Many Jewish kids become a b’nai mitzvah at 13, but Debbie Reed Fischer had to wait until she was 18. That’s because at the time she was supposed to have her bat mitvah, she was living in Greece and there were constant death threats and terrorism surrounding the synagogue. When she finally had her ceremony, it was in Israel with three other women who also didn’t have one when they were younger.
Fischer is an award-winning author for both teen and tween novels. Her entry, This is What I’ll Tell You is part of the anthology Coming of Age: 13 B’Nai Mitzvah Stories which debuts April 19. (A portion of the proceeds from the book will go to organizations that fight antisemitism.)
Fischer has an intersting background. She is Cuban Jewish and has lived in a variety of countries. Learn more about her below:
Question: In your entry for Coming of Age, the character Libby is very embarrassed about being Jewish. Have you ever felt that way?
Answer: I’ve never felt embarrassed, and I don’t think Libby is embarrassed, exactly. Trying to hide it surfaces as a survival tactic sometimes, when you think hiding your identity will keep you out of harm’s way because you’ve been attacked for being Jewish in the past. That is something that is a part of my history, but I discovered that you cannot hide it for long. The truth will come out. This is a truth that shows up in my short story for Coming of Age (This is What I’ll Tell You). In my case, I learned to reveal my Jewishness as soon as possible after meeting someone. However, there are situations where it is dangerous to advertise that you are Jewish, and I grew up with the knowledge that I could not wear a shirt with Hebrew letters or my Star of David necklace in certain places because it’s dangerous. That is still true today, unfortunately. I have Jewish pride, but I’m also very realistic about safety, and that comes from how my experiences with antisemitism have informed my behavior now.
Q: What was your bat mitzvah experience like?
A: I was living in Greece at bat mitzvah age, and there were constant death threats and terrorism surrounding the synagogue in Athens (Beth Shalom). A bat mitzvah would have been putting people in harm’s way (This was in 1980). It was dangerous. For that reason, I waited until I was eighteen to have my bat mitzvah in Israel. It was in Jerusalem and I had it with three other young women who had never had a bat mitzvah. One had managed to get out of the Soviet Union.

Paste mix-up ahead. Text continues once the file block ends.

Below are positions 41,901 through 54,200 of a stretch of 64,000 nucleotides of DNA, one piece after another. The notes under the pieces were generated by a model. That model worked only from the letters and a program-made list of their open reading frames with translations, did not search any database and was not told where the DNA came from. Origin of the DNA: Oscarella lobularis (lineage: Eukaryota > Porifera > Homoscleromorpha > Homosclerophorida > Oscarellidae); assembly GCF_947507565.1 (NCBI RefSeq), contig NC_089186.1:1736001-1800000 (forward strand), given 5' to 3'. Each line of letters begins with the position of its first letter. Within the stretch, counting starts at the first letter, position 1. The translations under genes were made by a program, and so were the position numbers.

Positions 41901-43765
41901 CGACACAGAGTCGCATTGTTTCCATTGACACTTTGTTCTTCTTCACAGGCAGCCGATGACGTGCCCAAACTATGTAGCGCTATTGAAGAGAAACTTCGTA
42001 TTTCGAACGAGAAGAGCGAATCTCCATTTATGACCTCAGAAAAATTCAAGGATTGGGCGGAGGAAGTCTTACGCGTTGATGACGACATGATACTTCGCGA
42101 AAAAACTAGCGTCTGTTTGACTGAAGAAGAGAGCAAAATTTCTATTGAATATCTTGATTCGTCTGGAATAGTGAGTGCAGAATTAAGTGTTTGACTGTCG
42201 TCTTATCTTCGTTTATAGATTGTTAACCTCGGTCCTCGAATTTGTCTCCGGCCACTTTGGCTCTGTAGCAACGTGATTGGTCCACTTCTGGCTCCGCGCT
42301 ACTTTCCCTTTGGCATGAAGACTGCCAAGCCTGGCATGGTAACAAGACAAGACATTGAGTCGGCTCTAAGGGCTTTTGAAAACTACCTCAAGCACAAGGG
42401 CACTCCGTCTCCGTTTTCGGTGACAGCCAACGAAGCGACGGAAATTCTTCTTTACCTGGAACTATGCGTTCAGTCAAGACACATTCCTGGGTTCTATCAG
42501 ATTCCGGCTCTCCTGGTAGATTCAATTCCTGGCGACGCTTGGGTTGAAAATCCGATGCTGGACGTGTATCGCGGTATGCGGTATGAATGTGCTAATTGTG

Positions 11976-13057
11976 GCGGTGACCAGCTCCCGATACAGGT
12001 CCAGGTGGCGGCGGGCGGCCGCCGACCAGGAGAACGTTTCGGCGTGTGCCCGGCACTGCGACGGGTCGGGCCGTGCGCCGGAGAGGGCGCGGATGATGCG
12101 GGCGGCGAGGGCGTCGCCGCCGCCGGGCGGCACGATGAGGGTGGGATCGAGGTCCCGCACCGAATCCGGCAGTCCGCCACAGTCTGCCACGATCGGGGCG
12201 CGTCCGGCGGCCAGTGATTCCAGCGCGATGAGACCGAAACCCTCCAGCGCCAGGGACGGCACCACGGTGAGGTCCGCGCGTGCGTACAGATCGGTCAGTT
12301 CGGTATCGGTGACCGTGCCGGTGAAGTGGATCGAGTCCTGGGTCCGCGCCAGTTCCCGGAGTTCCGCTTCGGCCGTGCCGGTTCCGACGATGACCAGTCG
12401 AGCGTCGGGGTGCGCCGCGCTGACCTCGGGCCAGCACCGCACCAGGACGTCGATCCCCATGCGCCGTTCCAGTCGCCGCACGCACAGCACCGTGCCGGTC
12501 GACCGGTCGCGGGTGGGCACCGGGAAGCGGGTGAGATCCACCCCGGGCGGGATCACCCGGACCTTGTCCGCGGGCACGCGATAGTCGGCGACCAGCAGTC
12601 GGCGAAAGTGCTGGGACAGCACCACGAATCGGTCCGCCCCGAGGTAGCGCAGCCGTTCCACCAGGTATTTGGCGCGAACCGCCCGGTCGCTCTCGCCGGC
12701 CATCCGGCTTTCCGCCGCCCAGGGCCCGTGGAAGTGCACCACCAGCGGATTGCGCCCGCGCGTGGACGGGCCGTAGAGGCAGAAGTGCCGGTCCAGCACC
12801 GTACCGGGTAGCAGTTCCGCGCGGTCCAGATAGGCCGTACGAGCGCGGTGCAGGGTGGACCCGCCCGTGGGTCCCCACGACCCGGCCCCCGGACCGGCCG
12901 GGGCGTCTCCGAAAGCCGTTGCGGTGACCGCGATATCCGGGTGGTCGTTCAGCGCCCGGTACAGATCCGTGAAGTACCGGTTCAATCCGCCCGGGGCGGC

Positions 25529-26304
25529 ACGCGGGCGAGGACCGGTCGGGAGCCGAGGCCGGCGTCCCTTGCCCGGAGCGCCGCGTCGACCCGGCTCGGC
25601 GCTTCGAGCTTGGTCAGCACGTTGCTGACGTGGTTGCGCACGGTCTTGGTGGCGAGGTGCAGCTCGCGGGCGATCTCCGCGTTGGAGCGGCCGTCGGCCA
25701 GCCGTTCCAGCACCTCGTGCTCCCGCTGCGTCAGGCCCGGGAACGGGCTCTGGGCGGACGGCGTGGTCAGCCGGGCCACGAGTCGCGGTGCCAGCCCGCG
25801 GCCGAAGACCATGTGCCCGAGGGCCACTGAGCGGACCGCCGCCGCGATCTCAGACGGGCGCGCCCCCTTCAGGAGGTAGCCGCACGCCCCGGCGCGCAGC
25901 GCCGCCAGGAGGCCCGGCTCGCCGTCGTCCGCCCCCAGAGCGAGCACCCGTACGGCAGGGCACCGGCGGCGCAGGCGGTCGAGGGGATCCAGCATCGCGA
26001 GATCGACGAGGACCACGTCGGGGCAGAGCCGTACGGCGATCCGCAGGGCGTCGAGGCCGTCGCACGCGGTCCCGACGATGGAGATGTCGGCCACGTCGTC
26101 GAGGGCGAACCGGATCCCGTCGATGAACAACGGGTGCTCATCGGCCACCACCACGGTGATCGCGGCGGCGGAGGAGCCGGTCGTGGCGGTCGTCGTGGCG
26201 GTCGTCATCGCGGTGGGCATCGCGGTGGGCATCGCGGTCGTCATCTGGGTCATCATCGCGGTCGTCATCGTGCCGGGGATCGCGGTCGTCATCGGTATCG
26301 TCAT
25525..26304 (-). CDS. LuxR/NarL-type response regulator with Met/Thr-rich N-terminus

Q: What is your favorite book by a Jewish author?
A: Oh, I can’t answer that! I have a new favorite book every week. This week I’m reading Sydney A. Frankel’s Summer Mix-Up by Danielle Joseph. It’s really funny and I love Switcheroo plots. I also really enjoyed Ruth Behar’s Letters to Cuba because I’m also a Cuban Jew. It’s a really beautiful book about the “Jewban” experience.
Q: How has being a teacher helped you with you teen and tween novels?
A: Being a teacher is the best job in the world! I love talking to kids of all ages, and it has informed my novels because it kept me in touch with what teens and tweens care about, what they think is funny, and what challenges they have. I think this generation is fantastic, and I’m honored that so many of students still keep in touch with me. Some of them have children of their own now. I still love teaching, but now it’s at local universities and colleges, or for writing organziations.
Q: Of all of the novels you’ve written, which one is your favorite?
A: This is not the Abby Show is my favorite novel I’ve written. I regularly receive reader mail from students, teachers and parents letting me know how much my book opened their eyes, or how much my book meant to them. I know that I really made a difference writing that book, as well as made readers laugh a lot too. It means the world to me. Just this week, an author reached out to let me know that she used my book as research for her character with ADHD because she wanted to “get it right.” She also sent me an advance copy of her book.
Q: Do you have any tips for young writers?
A: I have a whole page of tips for writers on my website. My top three tips are: 1) Surround yourself with friends and acquaintances that are different from you, 2) Find a mentor who will be honest with you about your work, and 3), Be fearless!